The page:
May emphasized she wasn't opposed to all oil pipeline projects, and asked why Canada insisted on exporting raw bitumen to other countries while importing oil from countries like Saudi Arabia, Nigeria and Kazakhstan. May said the Trans Mountain pipeline expansion would be more palatable to the general public if instead of diluted bitumen, it carried synthetic crude. She said while she is opposed to the pipeline expansion, Canada would benefit from more jobs and other economic if it chose to refine the bitumen in Alberta before bringing it to export, and asked why the number of oil refineries in Canada fell from 45 at its peak in 1975 to just 17 today. Refining facilities are expensive to build, and according to a July 2016 article by Oil Sands Magazine, new refineries are being built in countries like China but being shut down in other parts of the world like Europe.
May asserted that the Trans Mountain expansion application documents lack critical details about a spill response for diluted bitumen, while they include contingency plans for unlikely events such as the spread of avian flu by pipeline construction workers near poultry farms in the Fraser Valley.
During a Q and A, May said she was disappointed by an apparent political "trade-off" that led to the approval of certain fossil fuel projects, in order to make good on promises made by the Liberal government in the 2015 United Nations climate talks in Paris.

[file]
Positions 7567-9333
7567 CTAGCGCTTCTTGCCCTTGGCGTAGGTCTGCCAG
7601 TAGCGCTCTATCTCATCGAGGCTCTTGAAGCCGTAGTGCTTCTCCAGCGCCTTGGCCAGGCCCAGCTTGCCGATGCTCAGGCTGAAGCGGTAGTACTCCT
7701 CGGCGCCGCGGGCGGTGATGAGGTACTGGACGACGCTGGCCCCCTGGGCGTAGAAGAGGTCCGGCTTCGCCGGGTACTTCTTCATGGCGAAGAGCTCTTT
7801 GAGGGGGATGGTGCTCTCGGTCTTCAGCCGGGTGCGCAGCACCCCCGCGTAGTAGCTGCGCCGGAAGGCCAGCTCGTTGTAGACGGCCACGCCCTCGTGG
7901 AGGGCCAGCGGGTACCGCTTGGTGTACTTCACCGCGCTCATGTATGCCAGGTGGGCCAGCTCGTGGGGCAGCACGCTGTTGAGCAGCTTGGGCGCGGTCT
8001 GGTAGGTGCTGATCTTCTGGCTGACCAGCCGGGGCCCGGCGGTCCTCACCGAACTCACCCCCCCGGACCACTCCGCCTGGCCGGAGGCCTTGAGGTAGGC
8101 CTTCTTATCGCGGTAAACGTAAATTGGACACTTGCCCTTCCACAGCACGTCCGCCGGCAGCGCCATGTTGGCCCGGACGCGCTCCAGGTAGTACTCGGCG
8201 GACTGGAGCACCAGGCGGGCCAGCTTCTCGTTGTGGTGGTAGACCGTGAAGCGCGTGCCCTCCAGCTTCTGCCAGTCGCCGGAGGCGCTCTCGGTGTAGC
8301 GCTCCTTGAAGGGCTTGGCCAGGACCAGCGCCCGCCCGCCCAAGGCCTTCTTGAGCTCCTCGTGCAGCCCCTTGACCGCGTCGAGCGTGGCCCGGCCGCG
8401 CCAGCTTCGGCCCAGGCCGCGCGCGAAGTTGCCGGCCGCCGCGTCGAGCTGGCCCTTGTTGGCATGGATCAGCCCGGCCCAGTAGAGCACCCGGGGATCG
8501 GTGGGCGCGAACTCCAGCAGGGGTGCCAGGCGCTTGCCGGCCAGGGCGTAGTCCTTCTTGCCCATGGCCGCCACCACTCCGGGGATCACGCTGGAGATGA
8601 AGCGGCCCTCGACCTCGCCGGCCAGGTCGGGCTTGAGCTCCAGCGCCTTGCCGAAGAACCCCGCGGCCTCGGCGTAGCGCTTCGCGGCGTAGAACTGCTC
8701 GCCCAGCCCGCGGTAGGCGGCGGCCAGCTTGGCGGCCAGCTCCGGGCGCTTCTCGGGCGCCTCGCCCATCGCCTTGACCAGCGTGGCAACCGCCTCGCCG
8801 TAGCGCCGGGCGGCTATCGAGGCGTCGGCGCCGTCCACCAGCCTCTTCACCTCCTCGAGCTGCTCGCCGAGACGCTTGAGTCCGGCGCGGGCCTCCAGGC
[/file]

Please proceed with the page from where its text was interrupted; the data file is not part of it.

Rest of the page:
"They (the federal Liberals) really want to deliver the carbon pricing now. I think the political cost, due to a failure of imagination...was limited to number of options," she said. She said the only things that appeared to be on the negotiating table between Ottawa and Alberta were existing pipeline projects, such as Trans Mountain, Enbridge's Northern Gateway, and the TransCanada Keystone XL proposal.
May alleged that the federal Liberals' decision to approve the Kinder Morgan Trans Mountain pipeline was mostly a "political trade-off" to help Alberta Premier Rachel Notley, and that Ottawa gave B.C. approval of several energy projects to help soften the political blow of approving a controversial pipeline.
"Rachel (Notley) wants a pipeline but Christy (Clark) doesn't want it, she's got an election coming up. So if you're going to get Premier Clark to accept the government approving a pipeline — which is massively unpopular on Vancouver Island and in the Lower Mainland — how do you approve Kinder Morgan, without her saying that it violates Clark's five conditions? Well, you give her Petronas (Pacific Northwest LNG), Site C, and Woodfibre LNG. And that seems to be what happened."
May also said she still had faith that the federal government would live up to the commitments it made during the Paris climate negotiations, but warned that approving large fossil fuel projects as political 'trade-offs' would only make it harder for Canada to eventually transition toward clean energy.
"One of my frustrations as a federal party leader and, as a Canadian, is that we're not thinking like a country," she said. "We're allowing Kinder Morgan to pit Albertans against British Columbians, which I really don't like, because I want Alberta to succeed. I think if we went back to Peter Lougheed's plan, that would work," she said, of the late former Alberta premier's support for refining Alberta's oil within the province in order to reap more economic benefits.
Citing the upset victory by the Alberta NDP in 2015, May urged audience members to encourage high voter turnout in the election.
Correction April 25, 2017: the number of attendees at the event has been updated.